Native New Yorker Dr. Cindy Bressler has treated pets from Manhattan’s UWS to Montauk for more than a decade. Spotting the need for round-the-clock vet support, she opened up Hamptons Canine Concierge, offering 24/7 on-call services for furry friends. Here’s the scoop on how Bressler’s passion for pets goes way back, and the innovative ways she continues to evolve the veterinary space. Think: private jets for pets. (Yes, really.)
When did you first become interested in animals?
I have always loved animals. I grew up with many different pets and knew that I wanted to be a veterinarian since I was 3 years old.
What led you to decide that you wanted to be a veterinarian?
I had an exotic pet when I was young, and she got sick. I took her to a veterinarian who told me that he didn’t treat exotic pets. She died later that afternoon while we were looking for another vet who would treat her. I knew right away that I would become an animal doctor who would treat all animals.
How long have you been in Manhattan?
I moved to Manhattan after graduating from Atlantic Veterinary College, in Canada, in 1994, and did an internship in small-animal medicine and surgery at the Animal Medical Center on the Upper East Side.
When did you first go out to the Hamptons?
During my college years, and after, I would come out with friends. After I became a veterinarian, I still summered out East but noticed that the local veterinary clinics closed early, and were also closed on weekends and holidays. A patient of mine was in Montauk and unfortunately got hit by a car. They had to travel all the way to Riverhead to treat him, but he died in transit. I decided to start seeing after-hours emergencies in the Hamptons during the summer months while I was there. I have everything in my car to treat a potential emergency or to stabilize a patient, and then transfer them safely.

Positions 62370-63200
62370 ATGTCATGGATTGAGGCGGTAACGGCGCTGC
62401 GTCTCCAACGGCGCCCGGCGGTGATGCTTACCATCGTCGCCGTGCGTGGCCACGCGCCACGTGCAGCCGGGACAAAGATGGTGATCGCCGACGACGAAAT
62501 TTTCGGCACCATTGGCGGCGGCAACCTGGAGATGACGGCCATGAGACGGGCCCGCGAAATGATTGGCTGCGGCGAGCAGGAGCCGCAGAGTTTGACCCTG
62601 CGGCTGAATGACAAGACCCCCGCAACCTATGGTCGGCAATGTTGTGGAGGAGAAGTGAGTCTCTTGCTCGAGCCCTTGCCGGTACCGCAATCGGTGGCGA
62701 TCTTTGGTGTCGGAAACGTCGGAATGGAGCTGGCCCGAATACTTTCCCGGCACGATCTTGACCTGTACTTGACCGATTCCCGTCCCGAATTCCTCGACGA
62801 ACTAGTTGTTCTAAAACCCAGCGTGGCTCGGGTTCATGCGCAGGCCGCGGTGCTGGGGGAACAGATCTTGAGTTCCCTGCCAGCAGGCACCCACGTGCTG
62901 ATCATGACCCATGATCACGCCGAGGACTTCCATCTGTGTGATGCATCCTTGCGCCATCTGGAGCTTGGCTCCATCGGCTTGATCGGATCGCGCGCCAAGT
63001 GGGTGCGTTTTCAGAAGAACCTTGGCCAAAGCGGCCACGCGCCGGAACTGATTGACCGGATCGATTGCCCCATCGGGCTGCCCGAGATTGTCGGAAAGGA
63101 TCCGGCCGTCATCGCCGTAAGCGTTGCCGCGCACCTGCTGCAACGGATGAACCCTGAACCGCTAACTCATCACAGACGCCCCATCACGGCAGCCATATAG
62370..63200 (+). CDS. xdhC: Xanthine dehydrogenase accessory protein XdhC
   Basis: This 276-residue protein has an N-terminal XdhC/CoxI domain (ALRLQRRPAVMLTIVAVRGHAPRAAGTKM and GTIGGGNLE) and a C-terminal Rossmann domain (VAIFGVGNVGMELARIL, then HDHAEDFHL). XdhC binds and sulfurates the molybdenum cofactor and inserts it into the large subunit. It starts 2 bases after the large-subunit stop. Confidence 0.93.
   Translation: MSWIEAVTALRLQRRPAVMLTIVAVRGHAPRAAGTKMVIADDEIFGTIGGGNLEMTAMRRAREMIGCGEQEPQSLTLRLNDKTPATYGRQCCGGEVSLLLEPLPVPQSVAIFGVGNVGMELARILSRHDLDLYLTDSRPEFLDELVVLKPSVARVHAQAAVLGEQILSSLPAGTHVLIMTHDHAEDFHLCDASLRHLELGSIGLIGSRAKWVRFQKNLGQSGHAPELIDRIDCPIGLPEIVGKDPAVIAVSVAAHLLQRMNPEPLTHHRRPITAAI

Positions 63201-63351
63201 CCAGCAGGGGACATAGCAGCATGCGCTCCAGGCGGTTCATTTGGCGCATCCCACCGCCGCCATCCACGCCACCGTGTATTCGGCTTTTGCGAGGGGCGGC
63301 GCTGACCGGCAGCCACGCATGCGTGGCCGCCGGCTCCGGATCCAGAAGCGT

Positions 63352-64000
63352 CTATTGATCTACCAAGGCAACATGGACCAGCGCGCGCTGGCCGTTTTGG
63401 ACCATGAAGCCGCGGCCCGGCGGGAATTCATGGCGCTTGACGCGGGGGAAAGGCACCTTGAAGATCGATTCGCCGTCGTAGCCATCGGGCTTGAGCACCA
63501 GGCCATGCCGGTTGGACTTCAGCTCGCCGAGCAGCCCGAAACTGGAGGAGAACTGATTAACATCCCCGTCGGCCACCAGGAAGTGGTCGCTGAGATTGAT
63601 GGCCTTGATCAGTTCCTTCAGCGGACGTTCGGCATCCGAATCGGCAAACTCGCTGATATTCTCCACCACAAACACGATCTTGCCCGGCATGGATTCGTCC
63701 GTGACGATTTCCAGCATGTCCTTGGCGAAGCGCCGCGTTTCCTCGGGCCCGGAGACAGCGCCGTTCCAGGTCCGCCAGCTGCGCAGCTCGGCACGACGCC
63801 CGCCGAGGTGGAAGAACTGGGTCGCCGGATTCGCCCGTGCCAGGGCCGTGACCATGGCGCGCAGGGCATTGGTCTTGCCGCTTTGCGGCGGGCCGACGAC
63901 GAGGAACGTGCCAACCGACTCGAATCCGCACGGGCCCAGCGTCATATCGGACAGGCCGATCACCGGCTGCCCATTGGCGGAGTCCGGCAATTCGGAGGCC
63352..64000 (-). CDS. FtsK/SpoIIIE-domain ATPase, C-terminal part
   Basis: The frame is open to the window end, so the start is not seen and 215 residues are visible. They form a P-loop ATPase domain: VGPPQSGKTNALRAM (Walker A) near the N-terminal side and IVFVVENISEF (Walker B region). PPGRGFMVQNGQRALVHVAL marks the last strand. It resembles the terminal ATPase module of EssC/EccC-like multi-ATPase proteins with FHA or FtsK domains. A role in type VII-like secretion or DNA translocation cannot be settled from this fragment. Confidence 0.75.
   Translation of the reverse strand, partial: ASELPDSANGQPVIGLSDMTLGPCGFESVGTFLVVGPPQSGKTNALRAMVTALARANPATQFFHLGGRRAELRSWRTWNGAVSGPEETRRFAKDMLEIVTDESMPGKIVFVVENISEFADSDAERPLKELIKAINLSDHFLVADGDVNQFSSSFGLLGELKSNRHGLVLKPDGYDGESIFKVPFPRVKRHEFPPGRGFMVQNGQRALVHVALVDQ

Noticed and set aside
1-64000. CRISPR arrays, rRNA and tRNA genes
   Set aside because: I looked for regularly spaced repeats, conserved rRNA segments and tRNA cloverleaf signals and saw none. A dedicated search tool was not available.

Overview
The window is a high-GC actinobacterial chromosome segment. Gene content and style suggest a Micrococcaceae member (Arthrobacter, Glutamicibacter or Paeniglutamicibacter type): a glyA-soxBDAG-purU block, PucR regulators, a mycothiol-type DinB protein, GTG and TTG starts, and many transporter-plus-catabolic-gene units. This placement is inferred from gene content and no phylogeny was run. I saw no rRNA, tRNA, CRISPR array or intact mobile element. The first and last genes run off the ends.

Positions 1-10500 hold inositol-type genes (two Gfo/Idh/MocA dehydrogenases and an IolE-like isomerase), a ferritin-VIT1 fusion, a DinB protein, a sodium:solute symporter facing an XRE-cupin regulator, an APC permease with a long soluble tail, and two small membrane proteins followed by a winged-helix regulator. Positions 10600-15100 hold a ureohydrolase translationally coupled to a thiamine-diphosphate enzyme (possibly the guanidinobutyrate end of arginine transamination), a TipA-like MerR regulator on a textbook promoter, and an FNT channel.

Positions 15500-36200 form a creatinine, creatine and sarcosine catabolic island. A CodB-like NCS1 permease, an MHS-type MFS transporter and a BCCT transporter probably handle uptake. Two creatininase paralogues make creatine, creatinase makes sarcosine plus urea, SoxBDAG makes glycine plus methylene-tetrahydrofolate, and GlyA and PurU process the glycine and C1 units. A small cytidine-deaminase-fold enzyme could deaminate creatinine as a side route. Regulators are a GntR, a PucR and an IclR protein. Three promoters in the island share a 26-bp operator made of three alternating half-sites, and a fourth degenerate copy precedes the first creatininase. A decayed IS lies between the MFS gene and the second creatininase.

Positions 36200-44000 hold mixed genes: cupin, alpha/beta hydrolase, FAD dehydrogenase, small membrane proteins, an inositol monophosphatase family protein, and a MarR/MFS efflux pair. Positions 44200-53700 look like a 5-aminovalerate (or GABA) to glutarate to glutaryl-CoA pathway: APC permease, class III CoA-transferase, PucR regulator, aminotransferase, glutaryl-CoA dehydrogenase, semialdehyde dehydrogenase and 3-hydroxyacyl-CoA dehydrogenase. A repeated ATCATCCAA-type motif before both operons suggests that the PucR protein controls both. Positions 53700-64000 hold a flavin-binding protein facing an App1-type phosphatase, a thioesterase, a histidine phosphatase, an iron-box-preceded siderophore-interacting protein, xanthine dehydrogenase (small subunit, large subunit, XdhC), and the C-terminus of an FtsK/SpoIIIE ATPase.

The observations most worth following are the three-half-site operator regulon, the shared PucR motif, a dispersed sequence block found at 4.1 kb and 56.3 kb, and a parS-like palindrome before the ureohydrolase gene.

How do you split time between the city and Bridgehampton?
I have an emergency summer house-call practice from Memorial Day through Labor Day, and I stay in Bridgehampton because it’s central. It’s easily accessible to all towns, including Southampton, Montauk, and Sag Harbor. While I’m here, I have other doctors cover for me in Manhattan. We see both routine and emergency calls 24 hours a day, seven days a week.
How did the idea for Hamptons Canine Concierge come about?
I started it with Edward Alava from The Dog Store and Lisa Hartman, a celebrity dog trainer, after seeing the need for more personalized canine services in the Hamptons. We offer everything from grooming, pet-sitting, training, medical care, in-home hospitalization, massage, acupuncture, nutritional consults, beauty and wellness consults, transportation, event planning, private chefs, and other services.
What are some of your favorite spots in the Hamptons?
For my dogs, it’s Atlantic Beach, my backyard and pool, The Dog Store, Max-Bone Hamptons, Settlers Landing, and Navy Road. For myself, it’s sitting in the lifeguard chair at night watching the moon over the ocean or watching the sunsets in Montauk, biking in Amagansett and Sagaponack, bonfires on the beach, Kelly B. boutique, Sen, Wölffer Estate Vineyard, Stoney Clover Lane, Blue One boutique, Joni’s Kitchen, and Harvest on Fort Pond.